Documents gained under the Freedom of Information Act show how a number of small drones flew around a restricted area at Palo Verde Nuclear Power Plant on two successive nights last September. Security forces watched, but were apparently helpless to act as the drones carried out their incursions before disappearing into the night. Details of the event gives some clues as to just what they were doing, but who sent them remains a mystery…
“Officer noticed several drones (5 or 6) flying over the site. The drones are circling the 3 unit site inside and outside the Protected Area. The drones have flashing red and white lights and are estimated to be 200 to 300 feet above the site. It was reported the drones had spotlights on while approaching the site that they turned off when they entered the Security Owner Controlled Area…”
The drones departed at 22:30, eighty minutes after they were first spotted. The security officers estimated that they were over two feet in diameter. This indicates that they were not simply consumer drones like the popular DJI Phantom, which have a flight endurance of about half an hour and is about a foot across, but something larger and more capable. The Lockheed Martin Indago, a military-grade quadcopter recently sold to the Swiss Army, has a flight endurance of about seventy minutes and is more than two feet across. At several thousand dollars apiece minimum, these are far less expendable than consumer drones costing a few hundred. All of which suggests this was not just a prank.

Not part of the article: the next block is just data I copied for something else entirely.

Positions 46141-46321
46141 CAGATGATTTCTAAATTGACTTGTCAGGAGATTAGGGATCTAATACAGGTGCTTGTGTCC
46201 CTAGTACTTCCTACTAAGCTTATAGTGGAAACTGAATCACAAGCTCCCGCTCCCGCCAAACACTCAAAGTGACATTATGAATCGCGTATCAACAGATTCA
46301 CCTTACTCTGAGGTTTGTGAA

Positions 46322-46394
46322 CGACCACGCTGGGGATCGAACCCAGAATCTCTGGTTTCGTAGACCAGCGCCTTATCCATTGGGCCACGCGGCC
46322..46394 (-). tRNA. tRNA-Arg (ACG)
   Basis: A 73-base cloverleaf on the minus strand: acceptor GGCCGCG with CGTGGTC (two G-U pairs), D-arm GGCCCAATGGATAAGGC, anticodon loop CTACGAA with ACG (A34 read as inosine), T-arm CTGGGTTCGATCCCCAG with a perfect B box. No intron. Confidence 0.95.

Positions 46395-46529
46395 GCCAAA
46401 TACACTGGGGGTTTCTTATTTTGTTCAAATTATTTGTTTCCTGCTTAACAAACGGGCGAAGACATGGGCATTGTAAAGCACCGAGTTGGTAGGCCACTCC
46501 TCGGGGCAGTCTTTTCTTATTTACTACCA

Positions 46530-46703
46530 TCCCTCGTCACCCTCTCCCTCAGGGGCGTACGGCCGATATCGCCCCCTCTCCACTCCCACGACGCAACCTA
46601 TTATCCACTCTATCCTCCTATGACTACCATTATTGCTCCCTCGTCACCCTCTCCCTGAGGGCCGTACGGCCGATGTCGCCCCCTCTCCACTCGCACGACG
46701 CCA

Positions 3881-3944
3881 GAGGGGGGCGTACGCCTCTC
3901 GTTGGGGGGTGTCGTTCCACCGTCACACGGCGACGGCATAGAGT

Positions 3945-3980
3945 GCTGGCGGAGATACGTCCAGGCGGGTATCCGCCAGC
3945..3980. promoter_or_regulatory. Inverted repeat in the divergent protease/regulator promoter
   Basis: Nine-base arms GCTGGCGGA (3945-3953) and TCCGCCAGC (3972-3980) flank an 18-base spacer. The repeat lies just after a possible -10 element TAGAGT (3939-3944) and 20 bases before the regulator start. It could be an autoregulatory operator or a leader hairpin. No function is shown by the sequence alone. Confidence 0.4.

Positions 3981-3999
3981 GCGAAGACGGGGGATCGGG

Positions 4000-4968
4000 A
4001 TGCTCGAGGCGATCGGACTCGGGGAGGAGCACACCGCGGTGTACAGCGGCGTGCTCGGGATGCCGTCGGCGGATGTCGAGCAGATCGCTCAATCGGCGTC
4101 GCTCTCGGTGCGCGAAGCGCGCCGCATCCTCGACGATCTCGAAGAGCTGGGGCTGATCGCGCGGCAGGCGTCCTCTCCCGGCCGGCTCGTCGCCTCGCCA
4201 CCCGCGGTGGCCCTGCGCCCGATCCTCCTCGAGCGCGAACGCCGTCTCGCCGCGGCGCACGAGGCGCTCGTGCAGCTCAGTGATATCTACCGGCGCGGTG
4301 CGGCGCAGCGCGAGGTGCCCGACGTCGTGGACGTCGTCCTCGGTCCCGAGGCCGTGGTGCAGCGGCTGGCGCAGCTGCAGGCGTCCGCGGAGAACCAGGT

The next night events were repeated…
The article notes that two months later America’s Nuclear Regulatory Commission “decided not to require drone defenses at nuclear plants, asserting that small drones could not damage a reactor or steal nuclear material. It is highly likely that such sites are still vulnerable to drone overflights.”
The article also notes that this reactor supplies electricity to major American cities including Los Angeles, San Diego, Phoenix, and Tucson.
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